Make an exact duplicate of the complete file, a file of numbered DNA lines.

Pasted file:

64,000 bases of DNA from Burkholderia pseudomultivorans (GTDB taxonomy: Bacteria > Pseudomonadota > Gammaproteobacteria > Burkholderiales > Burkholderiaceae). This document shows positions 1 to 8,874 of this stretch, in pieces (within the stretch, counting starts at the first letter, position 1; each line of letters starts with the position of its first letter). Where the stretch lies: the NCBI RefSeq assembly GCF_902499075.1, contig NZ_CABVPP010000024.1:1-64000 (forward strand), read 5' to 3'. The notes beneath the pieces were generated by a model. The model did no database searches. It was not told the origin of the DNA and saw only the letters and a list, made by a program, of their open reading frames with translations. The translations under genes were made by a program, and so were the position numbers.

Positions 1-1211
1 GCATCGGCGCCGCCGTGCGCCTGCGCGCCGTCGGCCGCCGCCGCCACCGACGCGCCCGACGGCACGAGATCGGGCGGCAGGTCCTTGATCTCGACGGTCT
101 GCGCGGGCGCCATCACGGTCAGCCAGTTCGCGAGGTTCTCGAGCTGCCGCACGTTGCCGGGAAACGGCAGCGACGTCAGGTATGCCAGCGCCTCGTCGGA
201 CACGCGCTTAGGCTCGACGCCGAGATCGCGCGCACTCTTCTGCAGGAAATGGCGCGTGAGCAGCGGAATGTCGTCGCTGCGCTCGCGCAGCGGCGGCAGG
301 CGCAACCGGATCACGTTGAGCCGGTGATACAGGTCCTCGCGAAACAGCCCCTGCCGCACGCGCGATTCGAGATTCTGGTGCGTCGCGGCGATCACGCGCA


64,000 bases of DNA from Burkholderia pseudomultivorans (GTDB taxonomy: Bacteria > Pseudomonadota > Gammaproteobacteria > Burkholderiales > Burkholderiaceae). This document shows positions 1 to 8,874 of this stretch, in pieces (within the stretch, counting starts at the first letter, position 1; each line of letters starts with the position of its first letter). Where the stretch lies: the NCBI RefSeq assembly GCF_902499075.1, contig NZ_CABVPP010000024.1:1-64000 (forward strand), read 5' to 3'. The notes beneath the pieces were generated by a model. The model did no database searches. It was not told the origin of the DNA and saw only the letters and a list, made by a program, of their open reading frames with translations. The translations under genes were made by a program, and so were the position numbers.

Positions 1-1211
1 GCATCGGCGCCGCCGTGCGCCTGCGCGCCGTCGGCCGCCGCCGCCACCGACGCGCCCGACGGCACGAGATCGGGCGGCAGGTCCTTGATCTCGACGGTCT
101 GCGCGGGCGCCATCACGGTCAGCCAGTTCGCGAGGTTCTCGAGCTGCCGCACGTTGCCGGGAAACGGCAGCGACGTCAGGTATGCCAGCGCCTCGTCGGA
201 CACGCGCTTAGGCTCGACGCCGAGATCGCGCGCACTCTTCTGCAGGAAATGGCGCGTGAGCAGCGGAATGTCGTCGCTGCGCTCGCGCAGCGGCGGCAGG
301 CGCAACCGGATCACGTTGAGCCGGTGATACAGGTCCTCGCGAAACAGCCCCTGCCGCACGCGCGATTCGAGATTCTGGTGCGTCGCGGCGATCACGCGCA